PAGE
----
I also had a couple of zucchini in the fridge, and I bought two small calabacita squash to make calabacitas–or my version of it.  Usually it contains some form of chile pepper but since we’re trying to keep away from that for the acid, I just used half of one of the above onions, the squash and my next-to-last bag of corn we froze last year from the local farms.  This is a really simple dish to make.  I diced up the half of the onion, a couple of cloves of garlic, and put them in some olive oil to sautee.  Then I diced all the squash to about the same size pieces, and added them along with some chicken stock, garlic powder, onion powder, a little bit of ground chile pequin that I buy locally and some ground coriander.  Then I added the corn, since it was blanched and wouldn’t take long to cook. Cover and let cook maybe 10-15 minutes.  After that, I grated on some manchego cheese and this makes a great side dish.

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I also bought a bunch of beets to roast, but in the mean time, I noticed their greens looked pretty good, and since I had a large container of spinach in the fridge that needed to be used, I forged ahead. I chopped up a couple slices of bacon:

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I let that brown on medium heat to render all the fat, then scooped out the crispy pieces.  Then I added a couple of chopped scallions, the chiffonaded beet greens and let them cook for a few minutes, then aded most of the spinach (saved a little for a couple of omelets).  Of course, the huge pot of greens cooked down in nearly no time:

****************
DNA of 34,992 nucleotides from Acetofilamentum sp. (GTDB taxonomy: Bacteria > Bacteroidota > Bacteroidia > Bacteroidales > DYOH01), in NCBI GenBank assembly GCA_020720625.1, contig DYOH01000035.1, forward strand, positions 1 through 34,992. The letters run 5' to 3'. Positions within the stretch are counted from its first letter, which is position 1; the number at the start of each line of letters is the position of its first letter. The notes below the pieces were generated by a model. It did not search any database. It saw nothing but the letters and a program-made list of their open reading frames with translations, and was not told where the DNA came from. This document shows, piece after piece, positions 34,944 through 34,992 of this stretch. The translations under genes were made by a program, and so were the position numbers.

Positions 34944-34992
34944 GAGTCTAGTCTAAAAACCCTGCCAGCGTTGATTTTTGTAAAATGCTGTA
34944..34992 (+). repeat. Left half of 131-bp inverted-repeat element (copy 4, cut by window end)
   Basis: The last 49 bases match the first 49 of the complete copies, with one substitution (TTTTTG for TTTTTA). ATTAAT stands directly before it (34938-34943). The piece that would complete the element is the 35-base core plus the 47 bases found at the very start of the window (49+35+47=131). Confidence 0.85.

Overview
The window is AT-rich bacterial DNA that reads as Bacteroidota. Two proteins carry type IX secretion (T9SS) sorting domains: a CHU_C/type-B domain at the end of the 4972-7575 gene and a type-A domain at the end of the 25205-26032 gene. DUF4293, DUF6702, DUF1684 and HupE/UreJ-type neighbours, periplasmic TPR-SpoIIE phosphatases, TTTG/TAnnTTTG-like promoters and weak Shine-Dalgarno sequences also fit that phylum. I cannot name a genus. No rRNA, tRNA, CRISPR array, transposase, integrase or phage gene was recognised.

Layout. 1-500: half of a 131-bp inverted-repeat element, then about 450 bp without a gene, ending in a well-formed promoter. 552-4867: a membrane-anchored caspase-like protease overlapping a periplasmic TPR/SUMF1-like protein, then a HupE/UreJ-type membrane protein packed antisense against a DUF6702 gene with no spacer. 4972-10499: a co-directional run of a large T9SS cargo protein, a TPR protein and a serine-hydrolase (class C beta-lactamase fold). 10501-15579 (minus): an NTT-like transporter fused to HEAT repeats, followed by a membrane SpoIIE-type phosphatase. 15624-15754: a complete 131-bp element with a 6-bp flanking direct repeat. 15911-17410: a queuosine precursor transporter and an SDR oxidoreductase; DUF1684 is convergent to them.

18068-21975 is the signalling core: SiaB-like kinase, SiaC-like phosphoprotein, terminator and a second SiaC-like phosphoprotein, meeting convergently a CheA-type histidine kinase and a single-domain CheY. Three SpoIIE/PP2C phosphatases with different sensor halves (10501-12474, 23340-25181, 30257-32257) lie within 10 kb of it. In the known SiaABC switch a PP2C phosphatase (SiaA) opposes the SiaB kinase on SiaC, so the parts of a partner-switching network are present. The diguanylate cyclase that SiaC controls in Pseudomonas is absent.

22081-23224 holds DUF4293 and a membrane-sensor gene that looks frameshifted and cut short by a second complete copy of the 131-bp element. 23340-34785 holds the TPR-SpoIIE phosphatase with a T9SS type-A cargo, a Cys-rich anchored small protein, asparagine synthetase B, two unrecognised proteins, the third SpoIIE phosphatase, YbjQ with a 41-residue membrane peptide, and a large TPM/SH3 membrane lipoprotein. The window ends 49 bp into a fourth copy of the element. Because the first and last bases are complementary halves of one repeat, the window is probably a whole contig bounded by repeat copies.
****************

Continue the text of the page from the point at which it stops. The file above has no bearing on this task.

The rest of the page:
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I guess it’s coming out of winter, but I’ve just been craving green things lately and this dish certainly fit the bill.  After everything was nicely wilted, I drizzed them with some pear balsamic vinegar that I found at this most wonderful store in town, and added back the bacon bits.  This only made enough for dinner tonight, but boy was it good–and so simple to make.

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But I wasn’t done yet, oh no!  Remember the beets:

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I trimmed them, washed them, then coated them in olive oil, wrapped them in foil and popped them in the oven to roast along with 2 large chicken breasts I got at the store (in separate dishes).  I’ll take the chicken off the bone to use for sandwiches or salad, and cut the beets in chunks for a salad with red onion, raw-milk bleu cheese and dressed with some lemon white balsamic vinegar.  Perfect for hot summer days.

Tomorrow, I’m going to make an orzo pasta salad with asparagus and peas, egg salad with our wonderful local eggs (the chickens live less than 5 miles from us), and maybe some salmon spread.  So, if G can’t find something to eat while I’m working this weekend, there’s just no hope for her. 😉

Happy cooking!

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3 thoughts on “Today I…

  1. I love how you cook. I’m going to do that with a big batch of onions – I always end up with more than I can use before they get all moldy in our extremely humid climate. This will be a great way to have them on hand for a quick addition to a weeknight dinner. I wonder if you could do a version of that onion saute in the crock pot? Hmm…